Our quiet, everyday heroes

Opinion: On World Teachers’ Day, October 5, Carol Mutch urges us all to recognise what teachers do above and beyond every day.

Professor Carol Mutch

“All these teachers are quiet heroes” said a parent after the Canterbury earthquakes. “I know there are teachers here that have lost their homes … but they come to work and get on with it.”

Since conducting my research on schools post-disaster, I have come to see first-hand how so many teachers rise to the occasion when trauma strikes. They put concern for their students before their own situations. In New Zealand, teachers have quietly returned to school after the Canterbury earthquakes, Pike River Mine explosion, Edgecumbe floods, Nelson fires, Christchurch mosque massacre and Whakaari/White Island tragedy, despite what they have lost or suffered themselves.

One principal said, “I’ve been just so amazed with teachers whose homes were badly damaged and I offered them leave but all of them wanted to be here for the children.” These sentiments were repeated again and again in my research whether it was in relation to the Australian bushfires, Japanese tsunami, Nepal earthquake or Vanuatu cyclone.

But, it has taken a global pandemic for the extraordinary efforts of teachers to be more universally recognised. They are now being applauded as “first responders” and “essential workers”. Parents have told me that having their children at home during lockdowns has made them realise that teaching is much more than that a 9-3 job. They have seen for themselves the amount of care, preparation and effort that goes into teaching. Yet, teachers Zoomed into living rooms daily with genuine smiles and words of encouragement.

A key finding from my research was the long-term physical and mental health impacts that the various crises had on teachers and students alike. It wasn’t until after the Kaikōura earthquake that the "Mana Ake - Stronger for Tomorrow" mental health programme was rolled out in Canterbury and Kaikōura. It proved to be a lifesaver for teachers who were struggling to help children and young people with the long-term impacts of trauma.

Are teachers’ voices at last being heard? Recent policy proposals have included mental health support for teachers and a roll-out of the Mana Ake programme to all schools to deal with rising levels of anxiety and trauma in children and young people. Is the front-line role that teachers play, especially in this time of Covid-19, finally being recognised?

On Monday October 5, UNESCO is celebrating World Teachers’ Day. It marks the beginning of a week of activities around the theme: “Teachers: Leading in crisis, reimagining the future.”

In our roles on the New Zealand National Commission for UNESCO, beginning teacher Nick Mailau and I invited teachers to tell us why they teach. Our call was answered by teachers and school support personnel in formal settings as well as those outside schools who mentor young people.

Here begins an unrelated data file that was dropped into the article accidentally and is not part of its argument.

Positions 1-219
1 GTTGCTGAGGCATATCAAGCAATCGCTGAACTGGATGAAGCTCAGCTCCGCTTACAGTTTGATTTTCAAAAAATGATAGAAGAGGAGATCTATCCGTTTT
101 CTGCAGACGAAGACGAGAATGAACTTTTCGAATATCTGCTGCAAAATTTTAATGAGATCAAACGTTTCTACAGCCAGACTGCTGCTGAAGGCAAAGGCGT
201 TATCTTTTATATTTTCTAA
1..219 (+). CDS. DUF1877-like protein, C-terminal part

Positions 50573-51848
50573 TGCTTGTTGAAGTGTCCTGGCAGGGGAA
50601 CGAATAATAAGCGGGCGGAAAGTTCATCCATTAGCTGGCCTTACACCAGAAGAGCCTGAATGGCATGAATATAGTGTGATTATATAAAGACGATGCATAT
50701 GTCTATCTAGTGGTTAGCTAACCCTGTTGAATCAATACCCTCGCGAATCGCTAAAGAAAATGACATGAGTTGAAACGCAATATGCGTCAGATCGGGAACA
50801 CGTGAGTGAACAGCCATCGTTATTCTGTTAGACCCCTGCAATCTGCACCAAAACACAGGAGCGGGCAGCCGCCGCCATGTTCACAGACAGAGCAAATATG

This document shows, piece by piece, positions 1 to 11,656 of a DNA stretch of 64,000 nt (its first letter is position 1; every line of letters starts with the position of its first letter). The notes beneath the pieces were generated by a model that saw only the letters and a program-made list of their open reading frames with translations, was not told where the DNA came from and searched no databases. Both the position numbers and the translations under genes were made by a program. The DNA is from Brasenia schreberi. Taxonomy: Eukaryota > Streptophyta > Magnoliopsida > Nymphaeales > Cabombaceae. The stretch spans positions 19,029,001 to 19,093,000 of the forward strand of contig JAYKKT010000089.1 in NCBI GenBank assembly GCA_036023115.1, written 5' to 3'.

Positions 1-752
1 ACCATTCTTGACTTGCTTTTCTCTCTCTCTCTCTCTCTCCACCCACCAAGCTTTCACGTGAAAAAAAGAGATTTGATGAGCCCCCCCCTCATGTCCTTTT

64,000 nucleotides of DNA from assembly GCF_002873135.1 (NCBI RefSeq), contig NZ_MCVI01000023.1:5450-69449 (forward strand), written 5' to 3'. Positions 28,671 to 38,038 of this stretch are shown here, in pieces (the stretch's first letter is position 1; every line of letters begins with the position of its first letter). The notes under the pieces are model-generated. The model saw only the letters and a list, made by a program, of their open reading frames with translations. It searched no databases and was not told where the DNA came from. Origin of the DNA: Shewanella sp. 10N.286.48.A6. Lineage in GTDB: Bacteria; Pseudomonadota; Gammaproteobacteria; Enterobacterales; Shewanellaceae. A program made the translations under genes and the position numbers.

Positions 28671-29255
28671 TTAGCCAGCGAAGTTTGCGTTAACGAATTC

While their responses were wide-ranging, two common themes emerged. First, teachers feel an enormous responsibility to share their passion for learning, their accumulated knowledge and life experiences, their care and concern, and their joy of working with children and young people in order to be a positive influence in their lives.

A speech language therapist said:

"Because it’s so crucial to contribute to the foundation years. It’s important mahi, to be responsible for the education of the next generation. In working with children, I want to be a part of that journey and have a positive influence. Also, because I have a lot of light and love to share, especially for the kids who don’t have that in their homes. Then, hopefully, one day, they will think about how they had at least one person backing them in their corner."

Second, teachers want to make a difference to both those they teach and the world that they are preparing them for. They want students to progress socially and educationally, to have opportunities they never had themselves, to learn skills for life, to be the best versions of themselves, and to create a better world.

A secondary teacher said:

"I see my role as one which encourages, supports and facilitates each student to reach their potential .... and I guess underpinning teaching for me is the agape love that Martin Luther King Jr spoke about. The love for mankind that seeks nothing in return, only wanting goodwill for everyone. For me, teaching is ultimately about meeting each student where they're at, on their level, and then getting them to achieve their best!"

This week provides the opportunity for each of us to reflect on the role of teachers, to remember the ones that believed in us and those that are now there for our children. Sometimes it’s just the little things. As one student said: “All they do is smile at me when I walk past and that brightens up my day.”

Maybe, it’s your turn to take a moment to say thank you.

Professor Mutch won a 2020 University of Auckland Research Excellence Medal for her research on schools post-disaster. Nick Mailau is a teacher at Kauri Flats School in Takanini and an Aotearoa Youth Leader for the New Zealand National Commission for UNESCO.

Professor Carol Mutch is from the School of Critical Studies in Education in the Faculty of Education and Social Work. She is also the Education Commissioner for the New Zealand National Commission for UNESCO.

This article reflects the opinion of the author and not necessarily the views of the University of Auckland.

Used with permission from Newsroom Our quiet, everyday heroes 5 October 2020.

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